Told from a woman’s point of view, written by a man, All the Flowers of Shanghai lacks and intimacy and subtleness of Feng that might make her a more empathetic character. The change in her personality, while entirely understandable, comes about so quickly it feels forced. There is much detail written about the social strata in pre-World War II China giving the plot a very authentic feel. The gardens Feng spends time in with her grandfather and the descriptions of the flora are lovely and provided a metaphor to Feng’s life as she slowly withers away. Definitely worth a look for fans of historical novels, especially those set in exotic locations.

Just Jennifer

The Darlings by Cristina Alger (Pamela Dorman Books, February 2012)


It is the week before Thanksgiving and the Darlings are preparing to go out to the east end of Long Island for their annual Thanksgiving celebration. Work at Carter’s firm, Delphic, is wrapping up when news of the suicide of longtime family friend and the firm’s most successful funds manager reaches the family as does word of an SEC investigation targeting Mary’s hedge funds. Carter’s daughter Merrill is an accomplished attorney on her own; when her husband loses his job, he cautiously takes a job with his father-in-law’s firm and now finds himself thrown to the wolves to save the rest of the Darling’s and their empire. Many different pieces of the story, told from Delphic’s secretary to the SEC investigators to the investigative reporters working on the story, begin to emerge and readers get the feeling there is more going on than meets the eye. Even if they are able to guess how the book will end (and they will be partly correct), there is one final scene that may not surprise at first, but an “aha” moment will shortly follow.

The Darlings explores many layers of life and relationships, personal and professional in a very subtle way. Cristina Alger writes with the assuredness of a seasoned author and an elegance not often found in a first novel. The plot moves forward as Tuesday through Sunday of Thanksgiving week unfold hour by hour, quickly shifting characters, revealing their part in the plot, creating a very complex story. Even the most flawed and seemingly unappealing characters, among them Merrill’s brother-in-law, are written in such a way that we understand why they are the way they are even if we don’t like them. A compulsive read, perhaps a little long on the financial jargon and details, written with the feel of an insider’s eye.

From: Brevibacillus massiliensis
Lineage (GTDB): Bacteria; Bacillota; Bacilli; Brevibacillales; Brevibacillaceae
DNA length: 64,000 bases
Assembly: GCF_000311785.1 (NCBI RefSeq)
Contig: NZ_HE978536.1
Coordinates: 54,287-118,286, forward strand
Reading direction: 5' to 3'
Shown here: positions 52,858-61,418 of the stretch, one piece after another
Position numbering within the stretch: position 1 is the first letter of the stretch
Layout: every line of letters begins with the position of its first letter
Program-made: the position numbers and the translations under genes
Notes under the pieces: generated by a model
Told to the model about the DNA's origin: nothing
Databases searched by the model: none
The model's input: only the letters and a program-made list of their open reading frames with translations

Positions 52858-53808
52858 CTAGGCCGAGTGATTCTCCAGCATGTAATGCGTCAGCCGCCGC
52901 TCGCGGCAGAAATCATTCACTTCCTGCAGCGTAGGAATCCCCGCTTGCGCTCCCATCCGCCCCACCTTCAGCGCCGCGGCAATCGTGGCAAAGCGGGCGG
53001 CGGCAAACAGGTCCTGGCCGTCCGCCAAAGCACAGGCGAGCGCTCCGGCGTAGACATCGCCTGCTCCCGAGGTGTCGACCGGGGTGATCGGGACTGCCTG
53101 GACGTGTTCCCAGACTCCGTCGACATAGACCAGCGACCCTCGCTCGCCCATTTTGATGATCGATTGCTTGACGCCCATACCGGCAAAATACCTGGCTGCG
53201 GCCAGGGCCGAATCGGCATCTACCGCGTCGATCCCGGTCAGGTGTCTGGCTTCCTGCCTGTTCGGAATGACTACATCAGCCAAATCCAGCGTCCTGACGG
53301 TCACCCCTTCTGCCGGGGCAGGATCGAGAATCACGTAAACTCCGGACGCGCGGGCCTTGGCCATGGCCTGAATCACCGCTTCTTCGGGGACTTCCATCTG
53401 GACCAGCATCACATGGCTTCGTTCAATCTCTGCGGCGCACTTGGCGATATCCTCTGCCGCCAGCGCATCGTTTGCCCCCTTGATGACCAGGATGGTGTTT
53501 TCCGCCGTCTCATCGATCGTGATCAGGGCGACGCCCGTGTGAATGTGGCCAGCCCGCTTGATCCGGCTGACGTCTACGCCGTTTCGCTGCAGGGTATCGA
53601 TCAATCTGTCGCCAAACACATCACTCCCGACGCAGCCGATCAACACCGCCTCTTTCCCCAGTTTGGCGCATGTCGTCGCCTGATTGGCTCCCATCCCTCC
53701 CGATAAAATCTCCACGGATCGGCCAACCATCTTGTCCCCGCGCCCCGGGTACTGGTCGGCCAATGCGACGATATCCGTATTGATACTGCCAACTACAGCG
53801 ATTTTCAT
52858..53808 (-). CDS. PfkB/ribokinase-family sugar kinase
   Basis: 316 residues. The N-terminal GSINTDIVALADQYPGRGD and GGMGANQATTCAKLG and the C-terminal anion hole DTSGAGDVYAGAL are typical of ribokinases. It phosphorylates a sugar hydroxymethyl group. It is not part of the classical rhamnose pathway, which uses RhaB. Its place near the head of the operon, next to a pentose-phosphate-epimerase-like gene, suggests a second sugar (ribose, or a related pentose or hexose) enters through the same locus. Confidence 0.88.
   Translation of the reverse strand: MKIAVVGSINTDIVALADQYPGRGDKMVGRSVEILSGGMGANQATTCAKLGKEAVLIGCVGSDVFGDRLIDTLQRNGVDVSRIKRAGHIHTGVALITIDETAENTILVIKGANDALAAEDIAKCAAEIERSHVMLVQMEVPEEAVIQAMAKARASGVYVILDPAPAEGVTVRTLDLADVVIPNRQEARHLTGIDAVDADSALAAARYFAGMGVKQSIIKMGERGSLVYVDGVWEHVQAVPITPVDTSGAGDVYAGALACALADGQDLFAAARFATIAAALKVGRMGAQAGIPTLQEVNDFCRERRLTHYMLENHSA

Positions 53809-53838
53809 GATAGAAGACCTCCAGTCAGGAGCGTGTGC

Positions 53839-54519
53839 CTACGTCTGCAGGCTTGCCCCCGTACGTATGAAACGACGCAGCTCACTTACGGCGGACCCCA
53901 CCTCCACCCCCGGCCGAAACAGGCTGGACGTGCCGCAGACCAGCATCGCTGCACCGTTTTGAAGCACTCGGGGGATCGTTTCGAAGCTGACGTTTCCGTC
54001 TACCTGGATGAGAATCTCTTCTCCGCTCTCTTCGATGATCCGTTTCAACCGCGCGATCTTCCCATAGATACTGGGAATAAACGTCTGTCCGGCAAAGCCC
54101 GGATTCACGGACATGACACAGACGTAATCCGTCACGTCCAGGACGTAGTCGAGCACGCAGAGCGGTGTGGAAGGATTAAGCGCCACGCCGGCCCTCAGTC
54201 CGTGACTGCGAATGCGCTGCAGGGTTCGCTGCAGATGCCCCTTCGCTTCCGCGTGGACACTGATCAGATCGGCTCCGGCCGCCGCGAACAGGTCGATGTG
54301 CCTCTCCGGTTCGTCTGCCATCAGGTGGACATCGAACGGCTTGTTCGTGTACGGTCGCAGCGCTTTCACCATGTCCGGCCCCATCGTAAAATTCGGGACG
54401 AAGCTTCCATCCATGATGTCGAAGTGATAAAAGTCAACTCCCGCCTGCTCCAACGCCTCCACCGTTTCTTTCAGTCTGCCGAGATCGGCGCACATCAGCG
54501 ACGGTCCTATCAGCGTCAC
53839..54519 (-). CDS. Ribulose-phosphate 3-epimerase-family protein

Saturday, January 14, 2012

New This Week

The Odds by Stewart O’Nan (Viking)


In the new novel from the author of Last Night at the Lobster, a middle-age couple goes all in for love at a Niagara Falls casino. Valentine's weekend, Art and Marion Fowler flee their Cleveland suburb for Niagara Falls, desperate to recoup their losses. Jobless, with their home approaching foreclosure and their marriage on the brink of collapse, Art and Marion liquidate their savings account and book a bridal suite at the Falls' ritziest casino for a second honeymoon. While they sightsee like tourists during the day, at night they risk it all at the roulette wheel to fix their finances-and save their marriage. A tender yet honest exploration of faith, forgiveness and last chances, The Odds is a reminder that love, like life, is always a gamble.


Death of Kings by Bernard Cornwell (Harper Collins)

The story of Saxon claimants to the throne during the forming of England at the end of the ninth century continues as Alfred the Great lays dying and the fate of the Angles, Saxons, and Vikings hangs in the balance.


Shadows in Flight by Orson Scott Card (Tor)

Bean moves with three of his children into a derelict space colony ship where they hope for a cure to engineered genes that give them high intelligence and short lives, a situation that is complicated when space-time distortions cause them to be forgotten by humanity.

The Rope by Nevada Barr (Minotaur)

In The Rope, Nevada Barr gathers together the many strings of Anna Pigeon's past and finally reveals the story that her many fans have been long asking for. In 1995 and 35 years old, fresh off the bus from New York City and nursing a broken heart, Anna takes a decidedly unglamorous job as a seasonal employee of the Glen Canyon National Recreational Area. On her day off, Anna goes hiking into the park never to return. Her co-workers think she's simply moved on--her cabin is cleaned out and her things gone. But Anna herself wakes up, trapped at the bottom of a dry natural well, naked, without supplies and no clear memory of how she found herself in this situation. As she slowly pieces together her memory, it soon becomes clear that some one has trapped her there, in an inescapable prison, and no one knows that she is even missing. Plunged into a landscape and a plot she is unfit and untrained to handle, Anna Pigeon must muster the courage, determination and will to live that she didn't even know she still possessed to survive, outwit and triumph. This is where it all began.